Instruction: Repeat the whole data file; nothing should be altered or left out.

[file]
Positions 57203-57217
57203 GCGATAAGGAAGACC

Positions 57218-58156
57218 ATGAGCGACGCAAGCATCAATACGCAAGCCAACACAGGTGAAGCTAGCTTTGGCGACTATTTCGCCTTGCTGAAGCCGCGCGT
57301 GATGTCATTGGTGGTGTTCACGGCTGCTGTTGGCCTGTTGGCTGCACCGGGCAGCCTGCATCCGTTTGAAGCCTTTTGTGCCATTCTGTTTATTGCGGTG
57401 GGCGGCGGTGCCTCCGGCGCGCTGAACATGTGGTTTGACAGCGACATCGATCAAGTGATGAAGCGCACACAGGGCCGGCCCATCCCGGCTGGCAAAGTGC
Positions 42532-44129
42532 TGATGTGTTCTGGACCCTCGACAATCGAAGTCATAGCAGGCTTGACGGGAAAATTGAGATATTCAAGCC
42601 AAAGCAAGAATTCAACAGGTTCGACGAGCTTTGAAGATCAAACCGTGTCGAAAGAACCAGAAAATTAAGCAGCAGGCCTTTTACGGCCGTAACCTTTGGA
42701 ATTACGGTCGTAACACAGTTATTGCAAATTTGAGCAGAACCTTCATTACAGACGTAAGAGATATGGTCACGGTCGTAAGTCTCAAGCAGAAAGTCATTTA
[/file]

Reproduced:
Positions 57203-57217
57203 GCGATAAGGAAGACC

Positions 57218-58156
57218 ATGAGCGACGCAAGCATCAATACGCAAGCCAACACAGGTGAAGCTAGCTTTGGCGACTATTTCGCCTTGCTGAAGCCGCGCGT
57301 GATGTCATTGGTGGTGTTCACGGCTGCTGTTGGCCTGTTGGCTGCACCGGGCAGCCTGCATCCGTTTGAAGCCTTTTGTGCCATTCTGTTTATTGCGGTG
57401 GGCGGCGGTGCCTCCGGCGCGCTGAACATGTGGTTTGACAGCGACATCGATCAAGTGATGAAGCGCACACAGGGCCGGCCCATCCCGGCTGGCAAAGTGC
Positions 42532-44129
42532 TGATGTGTTCTGGACCCTCGACAATCGAAGTCATAGCAGGCTTGACGGGAAAATTGAGATATTCAAGCC
42601 AAAGCAAGAATTCAACAGGTTCGACGAGCTTTGAAGATCAAACCGTGTCGAAAGAACCAGAAAATTAAGCAGCAGGCCTTTTACGGCCGTAACCTTTGGA
42701 ATTACGGTCGTAACACAGTTATTGCAAATTTGAGCAGAACCTTCATTACAGACGTAAGAGATATGGTCACGGTCGTAAGTCTCAAGCAGAAAGTCATTTA